~ This crónica was originally published on September 21, 2017 ~
Two raised fists: The signal for silence. The gesture quiets the hundreds of people surrounding the seven-story building that has collapsed into a heap. Chainsaws are stopped, and the motor of the excavator halts. From the top of the pile of blocks and beams, on the corner of a street in the Condesa neighborhood, a soldier shouts toward the rubble:
“Norma, Consuelo, or María, if you can hear me, shout or tap!”
The words cause goosebumps for those listening, imagining that those three women might be trapped under the suffocating layers of concrete.
All ears strain, hoping to hear a shout, a groan, the slightest sound. Even the heartbeats seem to slow, yearning to hear that sign of a miracle.
“Norma, Consuelo, or María, if you can hear me, shout or tap!” the commander repeats, pointlessly.
A few meters away, behind the yellow ribbon the soldiers put up to limit access by “civilians,” a man keeps vigil despite his fatigue. He had been a topo, a mole, crawling through the rubble of the building in search of survivors when it first collapsed, and he is frustrated: “That’s not how it should be done. Those in charge don’t know what they’re doing.”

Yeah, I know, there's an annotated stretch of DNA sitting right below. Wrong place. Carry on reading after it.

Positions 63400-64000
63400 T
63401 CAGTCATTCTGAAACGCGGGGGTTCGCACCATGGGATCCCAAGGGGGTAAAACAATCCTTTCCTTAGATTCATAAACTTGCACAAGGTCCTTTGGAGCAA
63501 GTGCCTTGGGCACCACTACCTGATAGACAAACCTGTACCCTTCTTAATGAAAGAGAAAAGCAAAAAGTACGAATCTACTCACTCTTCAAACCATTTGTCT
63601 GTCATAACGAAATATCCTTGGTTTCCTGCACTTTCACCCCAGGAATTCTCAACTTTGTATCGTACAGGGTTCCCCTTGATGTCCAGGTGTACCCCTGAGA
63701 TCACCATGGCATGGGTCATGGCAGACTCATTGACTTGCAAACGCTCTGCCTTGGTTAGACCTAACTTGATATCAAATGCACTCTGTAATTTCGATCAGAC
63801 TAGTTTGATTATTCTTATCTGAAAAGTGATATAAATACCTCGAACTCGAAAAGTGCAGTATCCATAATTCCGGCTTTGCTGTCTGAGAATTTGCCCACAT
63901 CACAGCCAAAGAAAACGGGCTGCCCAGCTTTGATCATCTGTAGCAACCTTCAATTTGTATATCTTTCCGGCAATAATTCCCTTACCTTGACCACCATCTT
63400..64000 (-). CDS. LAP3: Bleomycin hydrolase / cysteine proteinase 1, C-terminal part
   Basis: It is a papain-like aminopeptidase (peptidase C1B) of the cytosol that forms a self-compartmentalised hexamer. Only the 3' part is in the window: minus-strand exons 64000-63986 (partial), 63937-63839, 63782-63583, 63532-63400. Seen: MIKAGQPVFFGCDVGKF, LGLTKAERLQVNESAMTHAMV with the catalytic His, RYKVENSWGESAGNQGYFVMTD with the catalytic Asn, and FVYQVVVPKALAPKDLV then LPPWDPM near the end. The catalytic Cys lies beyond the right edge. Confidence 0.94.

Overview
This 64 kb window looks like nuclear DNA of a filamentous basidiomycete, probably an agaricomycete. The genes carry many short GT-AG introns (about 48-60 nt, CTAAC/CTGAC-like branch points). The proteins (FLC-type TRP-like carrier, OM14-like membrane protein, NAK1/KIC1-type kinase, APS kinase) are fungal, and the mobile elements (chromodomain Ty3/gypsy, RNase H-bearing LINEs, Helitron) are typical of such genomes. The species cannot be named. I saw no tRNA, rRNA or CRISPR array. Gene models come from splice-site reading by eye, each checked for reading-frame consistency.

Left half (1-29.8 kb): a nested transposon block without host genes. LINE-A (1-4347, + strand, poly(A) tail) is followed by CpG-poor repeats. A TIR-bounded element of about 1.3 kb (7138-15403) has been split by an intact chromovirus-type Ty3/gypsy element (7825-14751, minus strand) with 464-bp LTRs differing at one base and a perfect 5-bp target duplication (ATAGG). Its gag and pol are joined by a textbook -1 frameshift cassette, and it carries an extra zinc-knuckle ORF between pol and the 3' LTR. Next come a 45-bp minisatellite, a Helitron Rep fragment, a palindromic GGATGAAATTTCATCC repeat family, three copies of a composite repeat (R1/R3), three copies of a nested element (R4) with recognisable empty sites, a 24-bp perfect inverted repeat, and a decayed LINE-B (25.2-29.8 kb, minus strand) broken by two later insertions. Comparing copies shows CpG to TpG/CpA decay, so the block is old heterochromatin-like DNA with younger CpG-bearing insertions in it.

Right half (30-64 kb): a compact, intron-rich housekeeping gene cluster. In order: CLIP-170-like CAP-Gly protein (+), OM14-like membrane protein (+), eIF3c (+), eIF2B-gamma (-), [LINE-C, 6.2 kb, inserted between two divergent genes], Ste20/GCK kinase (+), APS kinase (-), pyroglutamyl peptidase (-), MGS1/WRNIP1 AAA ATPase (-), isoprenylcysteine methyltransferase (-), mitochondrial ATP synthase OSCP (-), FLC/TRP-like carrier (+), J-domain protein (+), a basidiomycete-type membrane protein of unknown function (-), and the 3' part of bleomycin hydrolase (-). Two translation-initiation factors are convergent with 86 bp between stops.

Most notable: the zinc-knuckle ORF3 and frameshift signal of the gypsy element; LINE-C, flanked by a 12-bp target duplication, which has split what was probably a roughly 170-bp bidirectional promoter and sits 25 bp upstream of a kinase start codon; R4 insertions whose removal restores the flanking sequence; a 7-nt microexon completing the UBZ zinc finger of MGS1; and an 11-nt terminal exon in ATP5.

Dressed in camouflage, with a red helmet and a badge identifying him as a federal functionary, the man—who is an expert in rescues and cave exploration—explains further: “the protocol they are following is bad. They are trying to do everything from the top of the site, but that takes too long and prevents progress in the search.”
The mountain of debris reaches above the tops of the trees that line Amsterdam Avenue (greenery that residents of the building once had a privileged view of).
It is noon on Wednesday, September 20. It has been 23 hours since the earthquake, and the wreckage of the building remains as tall as the trees.
Soldiers, Marines, Civil Protection workers have all climbed to the summit, along with some burly construction workers who for hours have been removing, layer by layer, the chunks of concrete. They throw them down the sides, sometimes reaching the chain of volunteers—the majority of them “civilians” who have organized to pass the blocks to be loaded into a garbage truck.